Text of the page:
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Babies exposed to cigarette toxins via invisible residue

Over the past few years, the ability to smoke inside buildings throughout the United States has been largely reduced. States such as Florida, Louisiana, and Pennsylvania have eliminated smoking indoors in the majority of businesses. These new laws have made it easier for parents to ensure their children are safe from harmful toxins caused by smoking. But is banning smoking in buildings really keeping families safe? A new study suggests the ban on smoking indoors doesn’t make us as safe as previously thought. A University of Texas study found that “babies and young children are being exposed to toxic particles from cigarettes, even when no one is smoking nearby,” and “residue from smokers' fingers and clothes has been picked up in the systems of babies, being cared for in hospital neonatal units.” The study found that “third-hand smoke” can travel indoors, stay there, and expose people to potentially harmful toxins in a smoke-free environment. According to the study, “toxins including nicotine have been detected in babies' urine.” While the idea of “third-hand smoke” might be foreign to many of us, experts have known and been researching it for about five years. Here’s hoping smokers will be more aware of the dangers their habit poses to others, and hopefully other states will follow the lead of Florida, Louisiana, and Pennsylvania.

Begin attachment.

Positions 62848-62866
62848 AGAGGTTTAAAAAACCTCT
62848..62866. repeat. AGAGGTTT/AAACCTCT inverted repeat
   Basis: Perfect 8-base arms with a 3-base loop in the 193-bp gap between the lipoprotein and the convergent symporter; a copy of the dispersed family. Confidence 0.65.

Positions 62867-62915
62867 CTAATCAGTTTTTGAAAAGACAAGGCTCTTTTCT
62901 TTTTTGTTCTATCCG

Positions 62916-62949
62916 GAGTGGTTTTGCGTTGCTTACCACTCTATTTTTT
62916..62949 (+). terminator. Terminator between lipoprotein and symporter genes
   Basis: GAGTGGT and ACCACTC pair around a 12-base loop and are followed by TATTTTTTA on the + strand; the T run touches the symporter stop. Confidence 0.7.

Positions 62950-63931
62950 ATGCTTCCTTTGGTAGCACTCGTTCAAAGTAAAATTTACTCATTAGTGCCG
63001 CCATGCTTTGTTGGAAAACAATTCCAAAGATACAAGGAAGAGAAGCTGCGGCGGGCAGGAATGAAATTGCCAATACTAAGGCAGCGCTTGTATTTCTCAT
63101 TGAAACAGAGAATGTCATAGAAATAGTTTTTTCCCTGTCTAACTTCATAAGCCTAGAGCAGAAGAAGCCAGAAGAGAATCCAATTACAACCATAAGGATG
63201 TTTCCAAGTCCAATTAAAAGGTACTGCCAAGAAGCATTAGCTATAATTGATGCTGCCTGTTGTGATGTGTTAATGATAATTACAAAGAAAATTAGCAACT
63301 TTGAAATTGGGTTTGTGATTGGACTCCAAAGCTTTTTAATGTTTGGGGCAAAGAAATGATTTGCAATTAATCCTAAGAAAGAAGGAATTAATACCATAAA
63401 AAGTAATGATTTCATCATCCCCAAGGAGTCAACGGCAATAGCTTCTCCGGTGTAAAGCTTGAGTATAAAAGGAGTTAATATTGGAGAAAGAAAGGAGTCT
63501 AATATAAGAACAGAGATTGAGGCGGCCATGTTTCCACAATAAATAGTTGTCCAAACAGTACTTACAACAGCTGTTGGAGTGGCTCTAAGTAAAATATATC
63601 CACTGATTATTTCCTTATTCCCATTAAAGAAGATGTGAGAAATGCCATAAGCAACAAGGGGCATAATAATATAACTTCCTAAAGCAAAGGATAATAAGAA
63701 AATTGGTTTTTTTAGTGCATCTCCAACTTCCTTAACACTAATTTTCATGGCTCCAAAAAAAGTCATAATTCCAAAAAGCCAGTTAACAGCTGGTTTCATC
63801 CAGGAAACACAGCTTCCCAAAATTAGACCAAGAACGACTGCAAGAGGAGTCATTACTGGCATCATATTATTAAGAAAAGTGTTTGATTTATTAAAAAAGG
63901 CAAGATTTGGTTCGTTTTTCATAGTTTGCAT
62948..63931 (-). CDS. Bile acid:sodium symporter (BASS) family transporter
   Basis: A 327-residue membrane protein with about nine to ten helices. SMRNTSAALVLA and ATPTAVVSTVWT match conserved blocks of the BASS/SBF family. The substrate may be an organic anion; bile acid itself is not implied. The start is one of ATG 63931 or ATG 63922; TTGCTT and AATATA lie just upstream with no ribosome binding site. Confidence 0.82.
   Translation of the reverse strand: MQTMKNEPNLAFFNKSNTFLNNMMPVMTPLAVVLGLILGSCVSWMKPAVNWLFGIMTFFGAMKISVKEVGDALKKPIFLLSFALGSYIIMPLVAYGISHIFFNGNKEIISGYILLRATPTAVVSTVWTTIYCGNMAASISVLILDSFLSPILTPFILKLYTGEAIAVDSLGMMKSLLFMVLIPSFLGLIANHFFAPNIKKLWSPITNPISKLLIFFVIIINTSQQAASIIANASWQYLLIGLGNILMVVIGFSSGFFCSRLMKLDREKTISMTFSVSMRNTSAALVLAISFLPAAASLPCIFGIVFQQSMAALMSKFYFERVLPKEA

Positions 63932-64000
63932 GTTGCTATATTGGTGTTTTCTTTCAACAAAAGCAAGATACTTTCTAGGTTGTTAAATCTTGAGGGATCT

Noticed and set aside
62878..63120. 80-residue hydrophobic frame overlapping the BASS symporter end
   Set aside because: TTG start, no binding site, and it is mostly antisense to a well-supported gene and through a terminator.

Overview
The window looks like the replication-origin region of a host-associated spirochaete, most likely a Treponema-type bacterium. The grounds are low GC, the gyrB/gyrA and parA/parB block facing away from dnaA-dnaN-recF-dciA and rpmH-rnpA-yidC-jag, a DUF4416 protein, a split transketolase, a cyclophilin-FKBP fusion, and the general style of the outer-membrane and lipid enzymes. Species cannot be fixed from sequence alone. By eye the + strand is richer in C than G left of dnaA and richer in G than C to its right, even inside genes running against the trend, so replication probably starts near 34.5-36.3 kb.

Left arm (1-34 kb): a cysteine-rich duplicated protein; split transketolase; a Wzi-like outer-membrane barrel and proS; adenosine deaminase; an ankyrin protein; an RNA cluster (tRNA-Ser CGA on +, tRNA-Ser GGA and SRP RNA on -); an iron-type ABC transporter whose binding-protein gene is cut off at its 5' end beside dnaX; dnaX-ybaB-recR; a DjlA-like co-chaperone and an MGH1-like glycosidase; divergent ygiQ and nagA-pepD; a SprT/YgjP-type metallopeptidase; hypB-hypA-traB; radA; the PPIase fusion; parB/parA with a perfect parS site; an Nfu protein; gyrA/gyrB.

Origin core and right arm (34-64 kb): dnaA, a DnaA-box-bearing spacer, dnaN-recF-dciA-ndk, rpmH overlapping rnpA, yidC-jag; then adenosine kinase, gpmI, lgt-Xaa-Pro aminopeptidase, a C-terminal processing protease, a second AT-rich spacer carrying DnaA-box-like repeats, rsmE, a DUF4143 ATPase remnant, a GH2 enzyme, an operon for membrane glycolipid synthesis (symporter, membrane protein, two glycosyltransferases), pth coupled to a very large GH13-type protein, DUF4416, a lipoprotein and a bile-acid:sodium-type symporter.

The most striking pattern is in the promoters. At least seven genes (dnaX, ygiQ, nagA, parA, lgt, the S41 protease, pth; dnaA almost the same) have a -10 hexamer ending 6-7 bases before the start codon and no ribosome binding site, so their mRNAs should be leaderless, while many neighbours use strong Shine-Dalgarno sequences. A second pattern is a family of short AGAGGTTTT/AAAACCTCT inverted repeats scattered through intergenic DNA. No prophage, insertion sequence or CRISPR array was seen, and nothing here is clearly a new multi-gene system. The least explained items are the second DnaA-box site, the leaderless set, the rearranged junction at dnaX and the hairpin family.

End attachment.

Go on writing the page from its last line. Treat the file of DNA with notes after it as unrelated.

To learn more about the potential dangers of third-hand smoke, click the link: http://bit.ly/1Obcrmy